Consistent with other solid tumors [28, 29], our data showed sodium valproate induces apoptosis in CCA cell lines. It was observed that TFK-1 cells appeared shrunken, with condensation of both nuclear chromatin and cytoplasm. The results of morphological changes were consistent with results from Annexin-V/PI staining. The finding sodium valproate induces apoptosis of CCA lines is also supported by studies in other gastrointestinal cancer lines. For example, VPA synergizes with TRAIL to induce apoptosis of the pancreatic cancer lines, MiaPaCa2, and Panc1 . Also, the HDAC inhibitor, valproic acid, induces p53-dependent radiosensitization in colon cancer cells .
Over the past ten years, there have been many studies on whether or not drugs inducing differentiation in vitro are effective in the treatment of patients with specific types of cancer. Differentiation was typically monitored by either morphological, enzymatic, or biochemical means . Dendrite-like structure is a quantifiable marker of CCA cell differentiation. Our present studies demonstrated that sodium valproate induces TFK-1 cells to undergo terminal differentiation. More dendrite-like structures were observed with the extension of incubation time and the increase in sodium valproate concentration. Once the cells begin terminal differentiation, it is common that cell division and cell proliferation ceases. In a sense, sodium valproate can suppress the malignant phenotype of TFK-1 cells. Therefore, terminal differentiation of TFK-1 cells induced by sodium valproate should be important in inhibiting CCA cell proliferation in vitro. In line with our data, valproate affects differentiation and decreases proliferation of endometrial stromal sarcoma cells . Also, in uveal melanoma cells, VPA induces cell growth arrest and differentiation .
One of the most common ways for inhibiting proliferation of tumor cells using antineoplastic agents is through their role in cell cycle arrest. Our present research provided experimental evidence that the antitumor effect of sodium valproate on TFK-1 and QBC939 cells is associated predominantly with cell cycle arrest. Other studies have reported that cells arrest at the G2/M phase after exposure to VPA [35, 36]. In line with this research, our experiments showed that the numbers of TFK-1 cells at the G2/M phase increased with the increase of sodium valproate concentration. Interestingly, QBC939 cells were arrested at the G0/G1 phase, but not at the G2/M phase. The reasons for this difference remain unclear and may warrant further mechanistic studies. However, in both cell lines, the dose-dependent decrease in S phase cells was observed with the increase of sodium valproate concentration.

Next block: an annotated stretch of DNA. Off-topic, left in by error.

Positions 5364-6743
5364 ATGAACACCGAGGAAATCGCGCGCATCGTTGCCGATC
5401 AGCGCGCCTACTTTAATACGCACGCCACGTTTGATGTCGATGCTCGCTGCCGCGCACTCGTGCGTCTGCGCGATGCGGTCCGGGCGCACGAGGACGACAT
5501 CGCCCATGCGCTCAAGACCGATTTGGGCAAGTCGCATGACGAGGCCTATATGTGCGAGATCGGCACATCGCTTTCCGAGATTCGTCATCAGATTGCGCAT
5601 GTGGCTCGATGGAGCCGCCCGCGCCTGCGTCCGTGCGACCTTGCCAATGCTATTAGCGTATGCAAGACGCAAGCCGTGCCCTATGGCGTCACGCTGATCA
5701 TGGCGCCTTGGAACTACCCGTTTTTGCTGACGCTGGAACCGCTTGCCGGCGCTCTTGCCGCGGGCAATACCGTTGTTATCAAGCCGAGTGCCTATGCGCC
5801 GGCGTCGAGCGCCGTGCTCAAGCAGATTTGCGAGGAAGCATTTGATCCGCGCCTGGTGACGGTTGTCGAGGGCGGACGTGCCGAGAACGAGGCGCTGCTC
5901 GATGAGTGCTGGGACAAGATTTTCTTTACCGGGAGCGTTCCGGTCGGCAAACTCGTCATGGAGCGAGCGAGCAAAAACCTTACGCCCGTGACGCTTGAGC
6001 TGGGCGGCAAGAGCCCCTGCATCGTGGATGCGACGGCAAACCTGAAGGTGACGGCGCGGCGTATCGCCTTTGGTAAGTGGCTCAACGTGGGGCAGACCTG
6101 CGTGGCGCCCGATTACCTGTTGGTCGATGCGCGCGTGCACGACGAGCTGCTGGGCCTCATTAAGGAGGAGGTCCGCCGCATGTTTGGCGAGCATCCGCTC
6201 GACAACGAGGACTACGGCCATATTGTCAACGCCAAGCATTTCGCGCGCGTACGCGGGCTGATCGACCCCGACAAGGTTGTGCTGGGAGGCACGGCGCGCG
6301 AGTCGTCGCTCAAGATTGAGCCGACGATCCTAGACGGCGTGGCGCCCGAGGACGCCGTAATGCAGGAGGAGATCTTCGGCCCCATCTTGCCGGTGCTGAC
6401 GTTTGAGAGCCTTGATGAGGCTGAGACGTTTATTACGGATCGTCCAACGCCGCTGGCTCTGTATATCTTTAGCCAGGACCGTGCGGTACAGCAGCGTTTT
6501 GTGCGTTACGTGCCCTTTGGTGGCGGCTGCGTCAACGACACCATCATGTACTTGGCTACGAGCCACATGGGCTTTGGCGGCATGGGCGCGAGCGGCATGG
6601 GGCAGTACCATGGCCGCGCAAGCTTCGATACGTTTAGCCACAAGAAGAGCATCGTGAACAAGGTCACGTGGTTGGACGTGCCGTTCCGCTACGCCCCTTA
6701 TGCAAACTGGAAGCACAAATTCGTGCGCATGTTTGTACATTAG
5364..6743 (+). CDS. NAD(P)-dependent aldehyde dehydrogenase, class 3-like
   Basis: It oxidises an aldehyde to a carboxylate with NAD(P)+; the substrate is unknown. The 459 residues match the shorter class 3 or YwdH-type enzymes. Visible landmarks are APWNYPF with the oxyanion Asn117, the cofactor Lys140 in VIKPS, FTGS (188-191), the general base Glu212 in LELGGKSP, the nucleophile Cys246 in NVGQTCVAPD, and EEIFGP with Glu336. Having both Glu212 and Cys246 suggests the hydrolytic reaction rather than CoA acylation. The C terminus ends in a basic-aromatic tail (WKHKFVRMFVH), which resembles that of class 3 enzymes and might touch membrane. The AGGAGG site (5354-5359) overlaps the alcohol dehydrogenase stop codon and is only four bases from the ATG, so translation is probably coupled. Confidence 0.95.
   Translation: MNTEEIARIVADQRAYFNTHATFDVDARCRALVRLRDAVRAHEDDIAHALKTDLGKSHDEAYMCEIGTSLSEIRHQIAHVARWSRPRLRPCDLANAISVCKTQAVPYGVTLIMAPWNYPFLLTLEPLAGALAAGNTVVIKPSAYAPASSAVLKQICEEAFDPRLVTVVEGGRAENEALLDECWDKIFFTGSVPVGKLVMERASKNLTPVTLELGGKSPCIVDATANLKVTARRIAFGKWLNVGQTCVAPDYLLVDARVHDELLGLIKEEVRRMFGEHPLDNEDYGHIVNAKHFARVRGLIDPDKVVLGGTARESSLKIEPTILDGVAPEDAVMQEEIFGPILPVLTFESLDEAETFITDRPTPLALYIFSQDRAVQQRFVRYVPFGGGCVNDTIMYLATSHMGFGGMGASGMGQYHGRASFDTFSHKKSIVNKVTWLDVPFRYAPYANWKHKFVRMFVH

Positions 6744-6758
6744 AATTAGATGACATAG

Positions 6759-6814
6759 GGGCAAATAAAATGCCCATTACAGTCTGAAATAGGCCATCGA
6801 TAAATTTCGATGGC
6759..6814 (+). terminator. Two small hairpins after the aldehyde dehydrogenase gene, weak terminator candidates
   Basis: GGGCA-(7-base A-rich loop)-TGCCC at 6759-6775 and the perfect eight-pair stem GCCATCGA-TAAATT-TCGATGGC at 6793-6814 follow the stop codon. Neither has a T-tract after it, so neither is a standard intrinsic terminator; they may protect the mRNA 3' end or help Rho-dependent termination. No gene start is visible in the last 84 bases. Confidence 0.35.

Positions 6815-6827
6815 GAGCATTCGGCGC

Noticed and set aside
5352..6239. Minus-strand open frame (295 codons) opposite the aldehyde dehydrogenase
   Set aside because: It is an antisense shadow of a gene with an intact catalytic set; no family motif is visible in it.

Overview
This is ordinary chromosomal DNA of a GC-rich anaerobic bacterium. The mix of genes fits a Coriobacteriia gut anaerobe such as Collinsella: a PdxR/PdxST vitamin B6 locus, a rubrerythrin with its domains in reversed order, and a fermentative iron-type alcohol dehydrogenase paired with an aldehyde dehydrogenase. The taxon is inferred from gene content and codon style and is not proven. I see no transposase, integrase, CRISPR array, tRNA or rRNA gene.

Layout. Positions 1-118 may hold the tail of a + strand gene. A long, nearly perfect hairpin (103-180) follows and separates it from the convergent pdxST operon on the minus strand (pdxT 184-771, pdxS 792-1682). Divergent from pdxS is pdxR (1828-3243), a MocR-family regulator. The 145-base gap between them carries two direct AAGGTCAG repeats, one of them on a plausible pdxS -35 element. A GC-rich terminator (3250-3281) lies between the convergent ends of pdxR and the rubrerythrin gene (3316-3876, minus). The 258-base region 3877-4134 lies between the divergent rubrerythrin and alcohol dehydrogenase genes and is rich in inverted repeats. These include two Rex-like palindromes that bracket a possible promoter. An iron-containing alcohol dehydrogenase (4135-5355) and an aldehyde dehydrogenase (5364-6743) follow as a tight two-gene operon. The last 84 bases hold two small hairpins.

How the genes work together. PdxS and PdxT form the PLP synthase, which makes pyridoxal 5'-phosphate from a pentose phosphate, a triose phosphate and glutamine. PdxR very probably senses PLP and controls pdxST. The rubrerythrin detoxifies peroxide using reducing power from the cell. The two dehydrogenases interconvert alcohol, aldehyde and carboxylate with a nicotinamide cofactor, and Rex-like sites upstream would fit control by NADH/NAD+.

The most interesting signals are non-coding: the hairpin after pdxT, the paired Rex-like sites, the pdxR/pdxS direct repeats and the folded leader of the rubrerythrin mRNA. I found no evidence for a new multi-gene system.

To our knowledge, the induction of autophagy in CCA cells by sodium valproate has not been studied previously. In our study, although sodium valproate causes autophagy in CCA cells to a certain degree, the total autophagy rates remained at a relatively low level. Therefore, it can be concluded that autophagy may not be a primary mechanism by which sodium valproate induces cytotoxic effects in CCA cells.
A total of 300 mg/kg daily of sodium valproate over 2 weeks significantly reduced the growth of xenografted TFK-1 cells by 20.73%, which confirmed our in vitro data. However, a different VPA regimen may be required to treat other tumor types. Daily i.p. injections of 366 mg/kg VPA were necessary to inhibit gastrointestinal tumor growth in nu/nu mice , and neuroblastoma xenograft studies were based on 400 mg/kg VPA . We also planned our animal experiments to evaluate the effect of sodium valproate treatment on survival of the animals and used the Kaplan-Meier method to calculate the mean percent survival time in both treatment and control groups. In our study, we discovered that the mice treated with sodium valproate suffer from comparatively lesser tumor burden and survive longer than the ones of the control groups.